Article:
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The system?

Ja's informality and the pursuit of economic progress

Dennis Jones

Sunday, October 18, 2020

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PART of the current plan developed by the preceding Administration under Finance Minister Dr Nigel Clarke to rebuild the economy is to reduce informality.

Associated with that is the aim to increase the number and scope of those who are in the banking system. Prime Minister Andrew Holness recently bolstered his advocacy in this regard with the statement: “Real wealth cannot be created in an environment where there is a high level of informality. Every Jamaican, irrespective of age or class, ought to have a bank account.” (https://twitter.com/andrewholnessjm/status/1311753199150411776?s=21)

Now, many benefits can come from this, including making it easier for the State to know who are its citizens and what they are doing. Also, in principle, citizens should benefit from being about to use the banking system to intermediate and reduce dependence on cash. Of course, for many, cash is king because of its anonymity (aka keeping things informal, or less than fully formal). However, it's clear that informality has been a boon for Jamaica by giving it greater economic flexibility, which has been a crucial safety valve in the context of many structural inefficiencies.

I have lots of concerns about informal activities in Jamaica, because most of them are distortions. However, removing them doesn't automatically remove distortions or more positively create a society that is really full of level playing fields. I have mentioned many of these before, most recently in May, but I will repeat some of them here. I have also looked at them, as have others, as part of what we see as the normality of 'hustling'.

Squatting

Capturing land is a bigger national sport than track and field and has been the route for many Jamaicans to get into the 'housing market'. Of course, 'market' is a misnomer because much of the property and land acquired has been obtained cost-free. If we were to remove informality — and let's assume we do it totally, rather than gradually — we would then have to watch the real housing market deal with people who perhaps have low capital and income and may not be able to buy their way into the market, even if we assume they all want to enter at the lowest end.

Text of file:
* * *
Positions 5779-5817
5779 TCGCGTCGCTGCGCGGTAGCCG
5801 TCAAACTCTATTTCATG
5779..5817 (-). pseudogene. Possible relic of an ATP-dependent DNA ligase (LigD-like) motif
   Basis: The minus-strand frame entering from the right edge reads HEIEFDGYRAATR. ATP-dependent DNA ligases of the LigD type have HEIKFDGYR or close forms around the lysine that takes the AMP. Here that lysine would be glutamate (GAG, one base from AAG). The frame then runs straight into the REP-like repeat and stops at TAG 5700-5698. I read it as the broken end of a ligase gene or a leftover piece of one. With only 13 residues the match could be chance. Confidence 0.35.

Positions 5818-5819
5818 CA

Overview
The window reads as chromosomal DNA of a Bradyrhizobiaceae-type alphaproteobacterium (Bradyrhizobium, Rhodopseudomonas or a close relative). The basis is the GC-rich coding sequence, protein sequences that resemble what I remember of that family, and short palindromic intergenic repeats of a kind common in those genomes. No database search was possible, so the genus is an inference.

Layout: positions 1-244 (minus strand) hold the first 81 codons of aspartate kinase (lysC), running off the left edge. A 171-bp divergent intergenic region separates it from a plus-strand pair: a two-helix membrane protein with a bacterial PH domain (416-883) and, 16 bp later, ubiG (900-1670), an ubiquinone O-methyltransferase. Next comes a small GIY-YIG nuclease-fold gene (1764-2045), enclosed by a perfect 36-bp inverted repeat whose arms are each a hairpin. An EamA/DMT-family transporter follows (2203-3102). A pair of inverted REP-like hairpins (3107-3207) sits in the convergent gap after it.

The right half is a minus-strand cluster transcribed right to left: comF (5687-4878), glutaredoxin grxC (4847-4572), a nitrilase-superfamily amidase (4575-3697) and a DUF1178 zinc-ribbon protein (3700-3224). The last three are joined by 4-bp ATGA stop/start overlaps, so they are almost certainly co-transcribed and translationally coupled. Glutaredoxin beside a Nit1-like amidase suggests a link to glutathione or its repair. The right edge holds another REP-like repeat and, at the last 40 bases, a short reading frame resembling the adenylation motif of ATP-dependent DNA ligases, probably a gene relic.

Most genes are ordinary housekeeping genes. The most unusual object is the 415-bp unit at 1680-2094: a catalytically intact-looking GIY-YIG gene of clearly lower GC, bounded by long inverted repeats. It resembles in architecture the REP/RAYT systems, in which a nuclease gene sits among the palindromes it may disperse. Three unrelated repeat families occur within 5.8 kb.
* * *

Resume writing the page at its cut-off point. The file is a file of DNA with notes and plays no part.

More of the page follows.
New demand and supply would have to come on stream and prices will then reflect this. At the outset, it's likely that excess demand will exist, and housing prices would rise. Simply put, Jamaica does not have enough formal housing to deal with the transfer of people from informal housing. It can be created, but I cannot say how long it would take for some combination of the State and private sector to do this.

Jobs

We do not need to get the Statistical Institute of Jamaica (STATIN) to tell us precisely how many Jamaicans work informally; the anecdotes are extensive enough to do the main analytical job for us – vendors; labourers (urban and rural); work done for cash (which could be from odd jobs through to professional services that are 'off the books'; and small businesses that are not incorporated and may be as wide as from sole proprietorship through to several employees.

Simple case: One woman has a chicken coop to raise live chickens for sale and eggs. She employs four people every two weeks to help kill and clean chickens, as well as manage the eggs from a dozen layers who produce one egg each a day. None of this is illegal, in the sense that these are legitimate activities, but it all happens without any references to formal structures. Banks do not need to participate in financing, holding deposits or other roles. Cash is king, mainly. Money may go to banks, but it's not related to any economic activity and is likely never going to feature in any tax assessments.